Mary, Queen of Scots
Mary I (popularly known in the English-speaking world as Mary, Queen of Scots and, in France, as Marie Stuart) (December 8, 1542 - February 8, 1587) was Queen of Scots from December 14, 1542 to July 24, 1567.
She was the only surviving legitimate child of King James V. She was only six days old when her father died and left her Queen of Scots. Her mother, Mary of Guise, assumed regency and the baby sovereign was crowned nine months later.
In 1558, she married Francis, Dauphin of France, who ascended the French throne as Francis II a year later. However, Mary did not enjoy the position of Queen of France for long; she was widowed by 1560. Soon after her husband's death, Mary returned to Scotland, arriving in Leith on 19 August 1561. Four years later, Mary remarried, choosing her first cousin, Henry Stuart, Lord Darnley, as her second husband. Their union was not happy and following the birth of their son, James, on 19 June 1566, a plot was hatched to remove Darnley. In February 1567, an explosion occurred in the house at Kirk o'Field, and Darnley was found dead in the garden.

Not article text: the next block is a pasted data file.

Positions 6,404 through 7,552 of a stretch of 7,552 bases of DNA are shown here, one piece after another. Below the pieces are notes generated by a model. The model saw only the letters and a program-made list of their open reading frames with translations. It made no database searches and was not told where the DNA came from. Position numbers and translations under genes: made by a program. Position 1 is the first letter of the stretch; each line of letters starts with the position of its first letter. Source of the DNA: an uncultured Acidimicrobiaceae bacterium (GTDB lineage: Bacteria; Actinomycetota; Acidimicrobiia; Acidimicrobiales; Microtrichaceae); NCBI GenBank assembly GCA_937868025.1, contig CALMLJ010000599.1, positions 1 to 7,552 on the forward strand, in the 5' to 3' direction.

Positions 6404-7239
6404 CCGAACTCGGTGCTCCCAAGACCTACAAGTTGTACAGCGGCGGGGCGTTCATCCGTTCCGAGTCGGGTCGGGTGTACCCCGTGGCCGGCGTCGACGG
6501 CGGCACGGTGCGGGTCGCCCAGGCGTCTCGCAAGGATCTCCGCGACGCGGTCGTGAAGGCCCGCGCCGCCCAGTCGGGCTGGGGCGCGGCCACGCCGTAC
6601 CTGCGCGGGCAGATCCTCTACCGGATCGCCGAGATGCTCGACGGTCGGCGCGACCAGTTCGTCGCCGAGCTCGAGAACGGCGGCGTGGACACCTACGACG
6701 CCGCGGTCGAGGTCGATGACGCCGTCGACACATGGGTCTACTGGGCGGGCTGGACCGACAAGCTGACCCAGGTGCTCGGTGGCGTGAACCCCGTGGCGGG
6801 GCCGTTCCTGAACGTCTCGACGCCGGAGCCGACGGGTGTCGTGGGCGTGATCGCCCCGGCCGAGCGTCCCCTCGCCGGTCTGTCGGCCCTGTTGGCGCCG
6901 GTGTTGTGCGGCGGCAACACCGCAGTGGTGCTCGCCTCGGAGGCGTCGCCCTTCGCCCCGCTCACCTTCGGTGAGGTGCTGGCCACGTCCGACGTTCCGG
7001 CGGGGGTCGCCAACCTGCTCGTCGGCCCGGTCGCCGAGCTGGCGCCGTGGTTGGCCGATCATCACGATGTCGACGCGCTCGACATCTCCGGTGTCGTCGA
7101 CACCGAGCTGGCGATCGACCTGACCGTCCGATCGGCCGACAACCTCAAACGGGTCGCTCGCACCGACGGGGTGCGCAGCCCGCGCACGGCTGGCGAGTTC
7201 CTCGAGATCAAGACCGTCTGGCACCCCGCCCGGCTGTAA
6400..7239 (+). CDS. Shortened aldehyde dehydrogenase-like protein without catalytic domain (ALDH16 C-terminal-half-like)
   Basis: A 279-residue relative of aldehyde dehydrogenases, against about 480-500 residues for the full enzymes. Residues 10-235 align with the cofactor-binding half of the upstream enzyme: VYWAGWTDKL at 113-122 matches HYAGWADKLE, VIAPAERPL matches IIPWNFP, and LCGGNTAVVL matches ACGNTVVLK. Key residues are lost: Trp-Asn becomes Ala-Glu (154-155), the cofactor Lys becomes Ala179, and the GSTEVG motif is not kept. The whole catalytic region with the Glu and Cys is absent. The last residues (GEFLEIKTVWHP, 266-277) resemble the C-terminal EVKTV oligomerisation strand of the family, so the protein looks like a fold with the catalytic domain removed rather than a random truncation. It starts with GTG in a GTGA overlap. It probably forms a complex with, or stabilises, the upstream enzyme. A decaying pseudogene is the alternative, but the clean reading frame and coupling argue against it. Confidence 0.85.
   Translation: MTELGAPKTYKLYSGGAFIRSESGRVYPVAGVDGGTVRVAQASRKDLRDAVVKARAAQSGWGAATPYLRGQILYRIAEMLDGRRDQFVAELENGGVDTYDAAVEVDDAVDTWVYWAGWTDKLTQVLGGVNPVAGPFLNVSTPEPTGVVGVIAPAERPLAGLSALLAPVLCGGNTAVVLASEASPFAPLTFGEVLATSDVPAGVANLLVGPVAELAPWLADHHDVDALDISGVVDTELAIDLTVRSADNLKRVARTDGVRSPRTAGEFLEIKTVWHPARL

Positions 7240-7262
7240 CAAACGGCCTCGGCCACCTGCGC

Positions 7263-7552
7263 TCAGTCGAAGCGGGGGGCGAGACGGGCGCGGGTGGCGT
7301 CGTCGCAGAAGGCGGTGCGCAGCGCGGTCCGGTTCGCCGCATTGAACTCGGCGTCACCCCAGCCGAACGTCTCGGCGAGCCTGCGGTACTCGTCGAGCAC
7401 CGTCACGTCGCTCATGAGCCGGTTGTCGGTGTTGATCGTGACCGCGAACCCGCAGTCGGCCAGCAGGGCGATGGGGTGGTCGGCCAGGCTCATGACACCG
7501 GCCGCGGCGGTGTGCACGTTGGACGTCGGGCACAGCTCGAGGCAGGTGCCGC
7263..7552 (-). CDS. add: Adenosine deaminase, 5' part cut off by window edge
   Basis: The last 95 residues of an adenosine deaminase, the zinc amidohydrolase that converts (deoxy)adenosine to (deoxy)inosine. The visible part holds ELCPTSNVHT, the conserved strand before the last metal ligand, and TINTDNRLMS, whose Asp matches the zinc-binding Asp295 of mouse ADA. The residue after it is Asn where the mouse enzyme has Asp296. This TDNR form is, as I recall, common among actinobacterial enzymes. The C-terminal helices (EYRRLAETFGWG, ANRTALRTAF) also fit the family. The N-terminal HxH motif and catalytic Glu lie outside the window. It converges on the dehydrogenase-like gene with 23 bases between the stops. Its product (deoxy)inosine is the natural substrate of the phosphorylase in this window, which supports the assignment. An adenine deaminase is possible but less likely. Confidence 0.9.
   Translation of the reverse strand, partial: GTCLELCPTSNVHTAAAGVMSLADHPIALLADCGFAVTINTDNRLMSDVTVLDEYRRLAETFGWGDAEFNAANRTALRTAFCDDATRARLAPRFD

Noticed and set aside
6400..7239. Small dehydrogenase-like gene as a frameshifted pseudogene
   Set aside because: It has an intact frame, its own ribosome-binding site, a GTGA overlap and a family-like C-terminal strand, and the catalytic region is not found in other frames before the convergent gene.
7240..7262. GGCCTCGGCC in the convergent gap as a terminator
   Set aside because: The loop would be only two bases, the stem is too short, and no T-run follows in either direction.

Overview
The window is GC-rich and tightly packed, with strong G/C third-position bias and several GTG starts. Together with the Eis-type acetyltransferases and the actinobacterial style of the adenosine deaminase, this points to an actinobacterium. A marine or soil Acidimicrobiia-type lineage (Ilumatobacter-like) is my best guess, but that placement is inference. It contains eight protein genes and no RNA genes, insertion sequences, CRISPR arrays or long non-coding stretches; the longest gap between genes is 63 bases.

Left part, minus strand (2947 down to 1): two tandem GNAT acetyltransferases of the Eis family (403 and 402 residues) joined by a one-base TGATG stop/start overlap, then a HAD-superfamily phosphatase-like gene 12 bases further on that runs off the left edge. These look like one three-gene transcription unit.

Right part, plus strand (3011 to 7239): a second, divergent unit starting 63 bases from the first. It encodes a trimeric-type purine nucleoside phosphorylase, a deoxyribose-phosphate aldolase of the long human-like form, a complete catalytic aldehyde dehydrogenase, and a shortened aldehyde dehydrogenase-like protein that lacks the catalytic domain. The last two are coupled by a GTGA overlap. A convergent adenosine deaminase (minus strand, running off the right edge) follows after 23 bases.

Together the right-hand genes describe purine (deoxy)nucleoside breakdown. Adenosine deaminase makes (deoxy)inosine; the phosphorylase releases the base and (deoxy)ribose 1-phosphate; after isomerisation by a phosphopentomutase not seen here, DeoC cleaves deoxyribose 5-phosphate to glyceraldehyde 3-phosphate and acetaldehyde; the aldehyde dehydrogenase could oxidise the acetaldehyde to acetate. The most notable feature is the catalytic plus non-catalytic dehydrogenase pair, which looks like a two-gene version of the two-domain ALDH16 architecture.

She soon married James Hepburn, 4th Earl of Bothwell - today, it is believed that she was forced into marriage. Mary was imprisoned in Loch Leven Castle on 15 June and forced to abdicate the throne in favour of her one-year-old son. After an unsuccessful attempt to regain the throne, Mary fled to England seeking protection from her father's first cousin, Queen Elizabeth I, whose kingdom she was to inherit. Elizabeth I, however, ordered her arrest, because of threat of being deposed by Mary, who was considered the rightful ruler of England by English Catholics.
After a long period of custody in England, she was tried and executed for treason following her alleged involvement in three plots to assassinate Elizabeth I of England and place herself on the English throne.